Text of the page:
This Wimbledon has further fuelled fire on the deplorable behaviour by English crowds at internationally renowned sporting events over the past month.
It started at Lord’s after Alex Carey showed brilliant awareness to stump Jonny Bairstow in the second Ashes test, when enraged members of the illustrious Marylebone Cricket Club (MCC, and owners of the ground) abused the Australians as they made their way through the famous Long Room.
The atmosphere at the stadium has always been indicated as polite, with the prestige of the venue of the highest ebb, but that didn’t stop the pompous, entitled members turning into a primitive state when the men in baggy green caps walked through.
Three men would be suspended for their actions, which has left a bad taste in the mouths of many since.
Down in the South of London in the quaint little suburb of Wimbledon is the year’s third major, that prestige continues as the Slam with most history and the one that most players dream of playing in, let alone winning.
An influx of tennis-loving fanatics grace the All England Club every year by either enjoying the fruits of a successful ballot selection or by queuing for days on end to see their favourite stars set foot onto some of the most hallowed turf in sport.
However, the fourth round clash between Ukraine’s Elina Svitolina and Belarus’ Victoria Azarenka saw the crowd act in a Long Room type way, showing a complete lack of political awareness when there was no handshake after the contest.
The match was epic, with Svitolina continuing her stunning run of form post maternity leave to overcome her opponent in a 2-6 6-4 7-6 classic that saw the former No.3 save a match point in the match tiebreak.
After the last point was played, Azarenka went to the net and gave Svitolina a thumbs up for her performance in what has become the norm of late with Ukrainians refusing to shake the hands of Russian and Belarusian players due to the ongoing war.
The two-time major champion simply respected her opponent’s position and showed her congratulations in the way that she saw fit, but for some reason a chorus of booing commenced towards the 33-year-old, who in turn returned serve with a gesture of displeasure towards the stands.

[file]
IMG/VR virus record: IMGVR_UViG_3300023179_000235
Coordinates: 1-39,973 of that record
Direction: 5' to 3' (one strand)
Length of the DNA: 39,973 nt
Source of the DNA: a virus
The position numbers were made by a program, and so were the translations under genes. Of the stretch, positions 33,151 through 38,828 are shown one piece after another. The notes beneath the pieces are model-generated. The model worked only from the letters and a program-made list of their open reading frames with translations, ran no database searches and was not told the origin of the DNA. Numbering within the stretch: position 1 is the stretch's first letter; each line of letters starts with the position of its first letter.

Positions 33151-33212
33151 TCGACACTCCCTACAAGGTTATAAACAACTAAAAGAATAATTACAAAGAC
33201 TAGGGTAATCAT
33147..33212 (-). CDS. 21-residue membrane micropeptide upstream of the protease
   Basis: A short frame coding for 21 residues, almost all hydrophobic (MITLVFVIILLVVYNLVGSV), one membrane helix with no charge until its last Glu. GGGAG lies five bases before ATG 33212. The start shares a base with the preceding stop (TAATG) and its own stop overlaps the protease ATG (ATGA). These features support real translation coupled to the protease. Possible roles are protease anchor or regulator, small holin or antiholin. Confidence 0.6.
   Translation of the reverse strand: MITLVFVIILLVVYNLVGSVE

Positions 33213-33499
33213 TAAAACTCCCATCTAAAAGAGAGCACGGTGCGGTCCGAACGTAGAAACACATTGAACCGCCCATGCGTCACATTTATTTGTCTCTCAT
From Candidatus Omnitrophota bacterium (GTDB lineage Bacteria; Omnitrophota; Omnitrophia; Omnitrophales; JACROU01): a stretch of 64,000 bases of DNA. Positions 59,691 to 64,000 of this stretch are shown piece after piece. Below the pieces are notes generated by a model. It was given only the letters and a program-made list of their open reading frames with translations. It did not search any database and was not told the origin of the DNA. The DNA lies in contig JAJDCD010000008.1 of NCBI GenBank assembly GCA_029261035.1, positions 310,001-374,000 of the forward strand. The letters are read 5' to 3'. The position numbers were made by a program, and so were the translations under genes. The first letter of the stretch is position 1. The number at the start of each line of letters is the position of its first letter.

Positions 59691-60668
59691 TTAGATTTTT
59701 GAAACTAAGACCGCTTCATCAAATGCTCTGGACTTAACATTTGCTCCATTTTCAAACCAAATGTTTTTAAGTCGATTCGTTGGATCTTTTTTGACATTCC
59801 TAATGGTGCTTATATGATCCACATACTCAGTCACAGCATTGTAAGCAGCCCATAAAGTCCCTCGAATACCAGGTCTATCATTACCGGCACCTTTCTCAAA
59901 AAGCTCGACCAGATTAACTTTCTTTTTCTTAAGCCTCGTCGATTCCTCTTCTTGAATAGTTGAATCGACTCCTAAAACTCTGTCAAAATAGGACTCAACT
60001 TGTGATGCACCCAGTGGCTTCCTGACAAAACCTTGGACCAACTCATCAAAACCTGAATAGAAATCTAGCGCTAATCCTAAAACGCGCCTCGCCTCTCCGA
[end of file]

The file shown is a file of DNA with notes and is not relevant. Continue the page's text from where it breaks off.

“I can't control the crowd," she said.
“I'm not sure that a lot of people were understanding what's happening. It's probably been a lot of Pimm's throughout the day. It wasn't fair. What can I do?
“I feel like it's been pretty consistent for the last 18, 19 months. I haven't done anything wrong but I keep getting different treatment sometimes.
“She doesn't want to shake hands with Russian, Belarusian people. I respected her decision. What should I have done? Stayed and waited?
“There's nothing that I could do that would have been right, so I just did what I thought was respectful towards her decision.
“I thought it was a great tennis match. If people are going to be focusing only on handshakes or a quite drunk crowd, booing in the end, that's a shame.”
She makes a sensational point, what was she to do?
It is not like the conversation had not been had recently, and Svitolina and her compatriot Marta Kostyuk endured fan anger at Roland Garros when they refused to shake hands with Russian or Belarusian opponents.
Speaking after her win, the Ukrainian addressed possible moves that tournaments or the tours themselves could make to avoid any such nonsense from ensuing further.
“I got the same in Paris. I played three matches in Paris in this way,” she said.
“For me personally, I think the tennis organisations have to come out with a statement that there will be no handshake between Russian, Belarusian, and Ukrainian players.
“I don't know if it's maybe not clear for people. Some people not really know what is happening. So I think this is the right way to go."
Maybe that is the next course for tournament organisers, but it really should not have come to this complete lack of global awareness, or in fact continental awareness.
But until then, the recent events in London have tarnished crowd reputations within one of the world’s most iconic cities at two of the most fine sporting venues in the world.